Test and Trace failing to either test or trace

As if to confirm what most of us already know, tonight’s BBC Panorama programme, Test and Trace Exposed, will reveal the extent to which test and trace simply is not working.

Alex Lee, who worked for the BBC four years ago, is the programme’s on-screen reporter. Lee was hired as a clinical contract caseworker to call people who had tested positive, tell them to self-isolate and obtain details of their close contacts. She says, “I’m pretty ashamed to say to people this is what I am doing because the whole point of me setting out to do this was to make a turnaround, to make a contribution. I feel like I’ve achieved a big fat zero”.

Achieving a big fat zero seems to be a consistent theme with test and trace. Lee says that she spoke to just one person with coronavirus during her four months with the system after it went live. Another whistleblower, Tobin Stonelake, who was employed to call the close contacts of positive cases, told Panorama he had made no successful contact tracing calls during the ten weeks he was working for the service. “It’s demoralising and doesn’t make you feel good about what’s going on with Covid-19”, he said.

The test and trace service is often referred to as NHS Test and Trace, but is in fact outsourced to the private sector company Deloitte to oversee the scheme, with Serco and Sitel awarded the lion’s share of the contracts to run the ‘community contract tracing’. The system went live in May but has been beset by problems since then, including reports that 90 percent of the Covid-19 tests are taking longer than 24 hours to produce results, adding to a sense of failure of the whole programme.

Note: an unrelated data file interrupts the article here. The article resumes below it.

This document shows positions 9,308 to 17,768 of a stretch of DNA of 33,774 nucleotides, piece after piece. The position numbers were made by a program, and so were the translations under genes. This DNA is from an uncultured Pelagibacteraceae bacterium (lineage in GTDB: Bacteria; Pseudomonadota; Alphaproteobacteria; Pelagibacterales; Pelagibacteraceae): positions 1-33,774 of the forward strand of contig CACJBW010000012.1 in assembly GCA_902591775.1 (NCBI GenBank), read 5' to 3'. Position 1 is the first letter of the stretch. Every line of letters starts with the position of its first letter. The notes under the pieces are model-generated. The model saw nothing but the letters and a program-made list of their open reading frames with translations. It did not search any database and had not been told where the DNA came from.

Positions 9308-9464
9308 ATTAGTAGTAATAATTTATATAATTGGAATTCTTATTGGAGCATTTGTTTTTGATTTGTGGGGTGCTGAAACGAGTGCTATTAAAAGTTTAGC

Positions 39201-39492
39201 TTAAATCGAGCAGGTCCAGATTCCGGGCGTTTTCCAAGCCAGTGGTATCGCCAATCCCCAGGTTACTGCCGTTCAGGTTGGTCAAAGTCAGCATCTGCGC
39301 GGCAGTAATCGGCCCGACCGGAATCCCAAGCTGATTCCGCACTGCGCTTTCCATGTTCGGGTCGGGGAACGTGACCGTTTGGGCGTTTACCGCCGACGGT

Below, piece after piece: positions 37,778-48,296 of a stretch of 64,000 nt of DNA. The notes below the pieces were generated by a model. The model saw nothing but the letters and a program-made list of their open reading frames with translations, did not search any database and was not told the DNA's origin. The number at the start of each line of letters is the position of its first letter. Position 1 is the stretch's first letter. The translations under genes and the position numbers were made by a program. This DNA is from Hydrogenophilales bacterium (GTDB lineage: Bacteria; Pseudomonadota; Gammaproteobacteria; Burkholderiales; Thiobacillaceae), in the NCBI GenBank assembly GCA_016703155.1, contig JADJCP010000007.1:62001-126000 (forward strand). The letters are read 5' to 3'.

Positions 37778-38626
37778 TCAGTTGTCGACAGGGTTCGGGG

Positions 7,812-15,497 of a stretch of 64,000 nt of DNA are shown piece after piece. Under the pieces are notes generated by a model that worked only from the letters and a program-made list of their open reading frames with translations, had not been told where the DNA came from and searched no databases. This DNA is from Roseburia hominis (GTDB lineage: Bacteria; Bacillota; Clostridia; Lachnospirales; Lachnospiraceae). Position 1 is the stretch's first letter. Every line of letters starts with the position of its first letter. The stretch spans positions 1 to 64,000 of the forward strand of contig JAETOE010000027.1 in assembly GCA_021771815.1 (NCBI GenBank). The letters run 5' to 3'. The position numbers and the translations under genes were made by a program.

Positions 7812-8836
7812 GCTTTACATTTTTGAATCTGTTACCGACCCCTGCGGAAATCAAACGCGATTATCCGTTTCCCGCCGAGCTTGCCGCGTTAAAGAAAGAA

According to tonight’s programme, the latest government figures show that just over one in five people who have tested positive for coronavirus are not being reached by test and trace. This includes those cases managed by health protection teams, who continue to trace cases and their contacts in complex settings like hospitals and care homes.

The news will be of no comfort to those who live in Bradford, Leeds, Kirklees and Calderdale, who had new restrictions imposed on them on Friday night. It means that they can no longer have guests in their homes or gardens or visit someone else’s home or garden. Nor is this looking like a short-term measure.

On Friday, as the new lockdown measures were being announced, the the Yorkshire Post reported Leeds City Council’s director of public health Victoria Eaton saying:

“Restrictions will be in place for a longer period of time, potentially throughout the winter. There is no formal announcement on timescale, it is potentially until March or April time, but that is not confirmed. It will be as long as it is needed, but it’s likely that will last for several months.”

This is worrying for the whole of Yorkshire, where coronavirus infection rates have shot up in all but one area, according to Yorkshire Live, with Bradford’s rate remaining the highest in the county. Although the figures vary, depending on how you count the numbers, the death toll from Covid-19 across Yorkshire since the start of the outbreak is somewhere between 2,633 (deaths in hospital having tested positive) to over 5,400 (excess death toll).

In a bid to quell the rising number of cases on university campuses, lockdowns have now been imposed at some institutions including Manchester Metropolitan and Glasgow University. At least 32 universities in the UK now have confirmed cases of Covid-19, with Sky News reporting that this includes York St John University, the University of Leeds and the University of Hull.